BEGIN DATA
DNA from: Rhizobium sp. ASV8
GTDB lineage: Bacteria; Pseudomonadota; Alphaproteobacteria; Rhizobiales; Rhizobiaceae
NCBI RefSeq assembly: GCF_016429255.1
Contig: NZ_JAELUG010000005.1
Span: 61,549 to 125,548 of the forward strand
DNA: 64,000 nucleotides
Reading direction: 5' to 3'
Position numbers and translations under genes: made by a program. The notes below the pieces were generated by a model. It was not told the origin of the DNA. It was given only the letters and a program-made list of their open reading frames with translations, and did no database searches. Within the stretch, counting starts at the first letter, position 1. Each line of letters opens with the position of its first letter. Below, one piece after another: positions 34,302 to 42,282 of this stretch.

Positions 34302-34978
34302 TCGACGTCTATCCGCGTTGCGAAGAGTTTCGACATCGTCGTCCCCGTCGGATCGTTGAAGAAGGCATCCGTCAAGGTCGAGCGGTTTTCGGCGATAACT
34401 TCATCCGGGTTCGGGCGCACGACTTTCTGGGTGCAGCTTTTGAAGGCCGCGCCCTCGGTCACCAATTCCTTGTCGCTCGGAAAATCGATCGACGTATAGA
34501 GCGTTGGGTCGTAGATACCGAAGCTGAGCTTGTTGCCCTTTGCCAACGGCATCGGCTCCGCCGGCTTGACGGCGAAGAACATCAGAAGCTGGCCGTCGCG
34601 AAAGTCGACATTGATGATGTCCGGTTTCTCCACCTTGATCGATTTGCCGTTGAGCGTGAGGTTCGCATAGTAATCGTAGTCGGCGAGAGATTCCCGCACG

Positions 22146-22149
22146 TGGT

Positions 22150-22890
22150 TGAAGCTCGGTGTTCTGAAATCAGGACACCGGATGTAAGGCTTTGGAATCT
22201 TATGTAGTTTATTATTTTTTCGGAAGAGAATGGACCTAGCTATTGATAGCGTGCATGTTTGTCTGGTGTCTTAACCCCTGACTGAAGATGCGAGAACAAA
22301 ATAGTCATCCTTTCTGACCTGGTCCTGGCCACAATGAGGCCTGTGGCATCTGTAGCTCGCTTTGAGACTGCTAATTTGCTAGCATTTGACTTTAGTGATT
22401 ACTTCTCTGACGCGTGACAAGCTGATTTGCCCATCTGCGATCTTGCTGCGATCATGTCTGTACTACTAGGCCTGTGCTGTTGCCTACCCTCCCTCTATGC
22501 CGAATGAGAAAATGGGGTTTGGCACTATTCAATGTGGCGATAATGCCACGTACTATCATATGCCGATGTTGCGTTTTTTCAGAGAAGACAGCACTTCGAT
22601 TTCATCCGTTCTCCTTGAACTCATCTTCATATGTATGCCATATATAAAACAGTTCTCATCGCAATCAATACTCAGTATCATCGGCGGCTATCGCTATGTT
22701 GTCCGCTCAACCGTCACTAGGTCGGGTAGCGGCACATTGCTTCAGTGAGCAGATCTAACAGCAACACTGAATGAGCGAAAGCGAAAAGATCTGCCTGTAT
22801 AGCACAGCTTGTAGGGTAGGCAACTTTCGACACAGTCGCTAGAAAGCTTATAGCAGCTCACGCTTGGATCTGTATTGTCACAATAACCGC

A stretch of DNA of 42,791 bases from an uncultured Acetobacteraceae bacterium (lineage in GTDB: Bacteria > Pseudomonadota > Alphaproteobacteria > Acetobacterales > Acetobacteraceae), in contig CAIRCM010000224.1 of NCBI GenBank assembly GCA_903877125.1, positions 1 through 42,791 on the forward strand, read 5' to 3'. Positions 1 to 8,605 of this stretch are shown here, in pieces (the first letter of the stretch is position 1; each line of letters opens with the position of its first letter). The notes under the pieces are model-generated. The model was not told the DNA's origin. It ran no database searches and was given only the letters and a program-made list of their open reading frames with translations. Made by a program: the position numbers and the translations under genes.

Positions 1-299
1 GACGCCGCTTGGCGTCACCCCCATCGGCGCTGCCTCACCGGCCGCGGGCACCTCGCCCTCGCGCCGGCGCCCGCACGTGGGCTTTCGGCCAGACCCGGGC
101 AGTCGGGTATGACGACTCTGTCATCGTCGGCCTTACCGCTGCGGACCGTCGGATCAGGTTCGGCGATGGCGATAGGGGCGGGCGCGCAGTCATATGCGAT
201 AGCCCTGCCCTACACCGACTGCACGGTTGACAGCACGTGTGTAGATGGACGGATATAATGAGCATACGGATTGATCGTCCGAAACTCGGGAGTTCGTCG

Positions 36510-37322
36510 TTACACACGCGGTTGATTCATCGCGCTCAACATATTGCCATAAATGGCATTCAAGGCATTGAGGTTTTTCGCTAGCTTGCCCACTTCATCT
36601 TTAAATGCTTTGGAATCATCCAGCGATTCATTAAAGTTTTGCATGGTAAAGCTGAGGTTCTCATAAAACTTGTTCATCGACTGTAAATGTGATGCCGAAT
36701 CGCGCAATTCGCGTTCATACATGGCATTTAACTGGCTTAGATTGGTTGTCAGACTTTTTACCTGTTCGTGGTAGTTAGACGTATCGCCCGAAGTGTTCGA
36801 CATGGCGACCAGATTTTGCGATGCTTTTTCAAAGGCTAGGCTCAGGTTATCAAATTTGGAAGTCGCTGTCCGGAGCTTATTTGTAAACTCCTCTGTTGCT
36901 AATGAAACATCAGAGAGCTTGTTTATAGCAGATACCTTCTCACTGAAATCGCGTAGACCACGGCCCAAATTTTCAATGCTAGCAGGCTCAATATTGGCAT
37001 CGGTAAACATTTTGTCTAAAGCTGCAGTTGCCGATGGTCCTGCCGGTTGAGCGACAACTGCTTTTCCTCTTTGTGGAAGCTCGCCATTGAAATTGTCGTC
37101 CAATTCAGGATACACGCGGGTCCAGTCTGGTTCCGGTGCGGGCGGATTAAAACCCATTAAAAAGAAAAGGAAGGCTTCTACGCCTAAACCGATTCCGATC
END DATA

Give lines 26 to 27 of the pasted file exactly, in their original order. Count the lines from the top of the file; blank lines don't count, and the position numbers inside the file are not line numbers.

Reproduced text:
Positions 1-299
1 GACGCCGCTTGGCGTCACCCCCATCGGCGCTGCCTCACCGGCCGCGGGCACCTCGCCCTCGCGCCGGCGCCCGCACGTGGGCTTTCGGCCAGACCCGGGC